Blackburnian Warbler - Hulbert Bog, Michigan, USA
Blackburnian Warbler - Hulbert Bog, Michigan, USA
Blackburnian Warbler - Hulbert Bog, Michigan, USA
Blackburnian Warbler - Hulbert Bog, Michigan, USA
With no sign of any Gray Jays we pressed on, a lone White-throated Sparrow and the blazing tones of a male American Redstart the only birds of note in a disappointingly barren landscape. Exploring several other forest tracks further south also proved fruitless on the Jay front, the deep sand on the tracks hindering our progress and forcing us to turn back on more than one occasion. 
Cedar Waxwing - Hulbert Bog, Michigan, USA
Cedar Waxwing - one of only a few individuals that stopped still long enough for a photo
Hulbert Bog, Michigan, USA
The view down Hulbert Bog road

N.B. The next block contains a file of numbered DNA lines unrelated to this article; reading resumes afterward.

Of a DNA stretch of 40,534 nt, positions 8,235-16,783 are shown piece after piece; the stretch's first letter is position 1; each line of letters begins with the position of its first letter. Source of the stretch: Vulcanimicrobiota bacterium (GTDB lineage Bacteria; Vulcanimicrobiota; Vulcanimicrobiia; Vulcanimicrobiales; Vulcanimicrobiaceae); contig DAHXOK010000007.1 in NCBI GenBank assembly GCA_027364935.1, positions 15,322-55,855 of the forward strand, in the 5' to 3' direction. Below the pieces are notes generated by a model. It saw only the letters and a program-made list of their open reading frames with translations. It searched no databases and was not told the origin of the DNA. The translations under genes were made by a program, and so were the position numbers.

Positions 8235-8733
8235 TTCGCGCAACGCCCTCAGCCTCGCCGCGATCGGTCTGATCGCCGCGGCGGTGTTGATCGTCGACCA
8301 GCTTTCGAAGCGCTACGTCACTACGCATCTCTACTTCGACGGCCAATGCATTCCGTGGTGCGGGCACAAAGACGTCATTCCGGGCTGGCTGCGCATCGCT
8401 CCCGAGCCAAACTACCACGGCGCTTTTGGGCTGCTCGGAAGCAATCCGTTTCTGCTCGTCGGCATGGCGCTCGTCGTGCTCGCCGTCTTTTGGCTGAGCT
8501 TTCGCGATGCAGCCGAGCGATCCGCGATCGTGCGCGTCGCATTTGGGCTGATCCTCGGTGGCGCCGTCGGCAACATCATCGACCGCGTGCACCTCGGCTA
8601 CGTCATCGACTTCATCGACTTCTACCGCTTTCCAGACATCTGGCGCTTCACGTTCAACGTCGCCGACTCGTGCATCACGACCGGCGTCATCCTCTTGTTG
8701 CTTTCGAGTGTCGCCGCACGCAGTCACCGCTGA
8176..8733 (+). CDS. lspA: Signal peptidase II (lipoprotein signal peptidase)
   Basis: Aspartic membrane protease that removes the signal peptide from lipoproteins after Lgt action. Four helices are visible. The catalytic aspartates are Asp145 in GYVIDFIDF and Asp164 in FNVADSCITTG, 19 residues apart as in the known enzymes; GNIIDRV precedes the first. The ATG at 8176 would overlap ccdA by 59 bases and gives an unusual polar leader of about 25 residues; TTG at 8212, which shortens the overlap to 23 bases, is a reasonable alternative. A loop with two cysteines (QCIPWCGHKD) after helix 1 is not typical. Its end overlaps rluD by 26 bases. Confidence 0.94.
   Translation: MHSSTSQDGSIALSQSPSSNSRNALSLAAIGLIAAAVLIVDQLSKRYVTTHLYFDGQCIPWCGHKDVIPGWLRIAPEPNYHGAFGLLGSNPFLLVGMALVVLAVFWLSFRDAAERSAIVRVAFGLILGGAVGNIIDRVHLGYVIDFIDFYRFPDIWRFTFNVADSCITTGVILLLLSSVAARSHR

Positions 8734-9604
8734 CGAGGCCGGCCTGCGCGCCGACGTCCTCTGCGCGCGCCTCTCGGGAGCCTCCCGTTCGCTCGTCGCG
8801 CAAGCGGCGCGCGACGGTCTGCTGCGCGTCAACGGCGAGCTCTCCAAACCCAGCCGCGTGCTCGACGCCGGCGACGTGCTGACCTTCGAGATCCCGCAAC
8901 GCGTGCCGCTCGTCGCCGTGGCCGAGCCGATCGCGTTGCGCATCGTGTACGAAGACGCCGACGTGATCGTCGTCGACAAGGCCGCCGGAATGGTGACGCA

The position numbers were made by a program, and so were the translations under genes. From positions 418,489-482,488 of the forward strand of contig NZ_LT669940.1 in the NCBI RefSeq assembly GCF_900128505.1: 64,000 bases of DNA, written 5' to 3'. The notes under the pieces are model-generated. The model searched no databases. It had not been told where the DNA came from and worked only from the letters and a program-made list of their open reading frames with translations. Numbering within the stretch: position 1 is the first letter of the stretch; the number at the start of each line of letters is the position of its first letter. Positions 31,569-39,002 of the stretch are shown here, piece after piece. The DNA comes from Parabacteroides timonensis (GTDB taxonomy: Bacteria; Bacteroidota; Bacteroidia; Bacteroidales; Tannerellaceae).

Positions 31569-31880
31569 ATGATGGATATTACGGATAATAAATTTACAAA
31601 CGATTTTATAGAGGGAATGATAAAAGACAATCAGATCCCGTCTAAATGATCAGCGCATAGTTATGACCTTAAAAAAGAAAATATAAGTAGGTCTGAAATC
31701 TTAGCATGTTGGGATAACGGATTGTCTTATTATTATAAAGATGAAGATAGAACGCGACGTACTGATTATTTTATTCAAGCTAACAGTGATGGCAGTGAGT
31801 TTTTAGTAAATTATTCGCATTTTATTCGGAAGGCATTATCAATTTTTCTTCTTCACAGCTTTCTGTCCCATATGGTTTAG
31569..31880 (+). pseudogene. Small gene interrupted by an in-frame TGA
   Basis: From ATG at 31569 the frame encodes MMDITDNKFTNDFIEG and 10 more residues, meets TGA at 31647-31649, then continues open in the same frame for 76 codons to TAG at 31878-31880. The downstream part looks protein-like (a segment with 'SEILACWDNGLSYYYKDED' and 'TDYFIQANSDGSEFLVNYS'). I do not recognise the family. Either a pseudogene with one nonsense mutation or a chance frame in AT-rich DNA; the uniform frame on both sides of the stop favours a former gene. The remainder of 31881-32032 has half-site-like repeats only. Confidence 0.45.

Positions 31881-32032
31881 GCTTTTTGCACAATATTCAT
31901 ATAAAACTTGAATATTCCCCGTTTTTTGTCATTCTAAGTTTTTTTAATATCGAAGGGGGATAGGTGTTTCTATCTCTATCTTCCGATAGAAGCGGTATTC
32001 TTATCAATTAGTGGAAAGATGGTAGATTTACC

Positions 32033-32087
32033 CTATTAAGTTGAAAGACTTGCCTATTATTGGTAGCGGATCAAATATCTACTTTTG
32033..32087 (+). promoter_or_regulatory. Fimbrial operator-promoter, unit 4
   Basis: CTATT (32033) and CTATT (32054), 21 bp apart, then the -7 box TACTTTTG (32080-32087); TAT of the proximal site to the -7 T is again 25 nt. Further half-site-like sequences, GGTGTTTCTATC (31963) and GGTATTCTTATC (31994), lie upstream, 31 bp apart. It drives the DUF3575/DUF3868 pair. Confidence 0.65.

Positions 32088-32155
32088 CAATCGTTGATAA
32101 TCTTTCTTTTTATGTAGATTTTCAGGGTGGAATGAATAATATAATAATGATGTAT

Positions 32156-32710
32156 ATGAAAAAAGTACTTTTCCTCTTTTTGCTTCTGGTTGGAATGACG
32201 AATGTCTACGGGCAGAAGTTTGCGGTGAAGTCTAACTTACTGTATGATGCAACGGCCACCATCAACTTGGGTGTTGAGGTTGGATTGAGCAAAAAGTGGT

In a last attempt to find some form of life in the dense pines, we headed over to a local site where Black-backed Woodpeckers were known to reside. Again, we were met with a deafening silence, the only sign of life the hundreds of mosquitos buzzing around the car in an ominous swarm, making getting out an almost impossible task. Not anticipating there being many mosquitos in Michigan, we had come completely unprepared, all mosquito repellent clothing and net hats safely folded away in drawers back home thousands of miles away. With opening the window even a crack resulting in droves of mosquitos diving in to the car, the afternoon proved to be a bit of a nightmare, and we unsurprisingly couldn’t locate any Black-backed Woodpeckers (a pair of Hairy Woodpeckers did get our hopes up on one occasion) with just singles of both Nashville and Black-throated Green Warblers for our efforts along with a female Eastern Bluebird.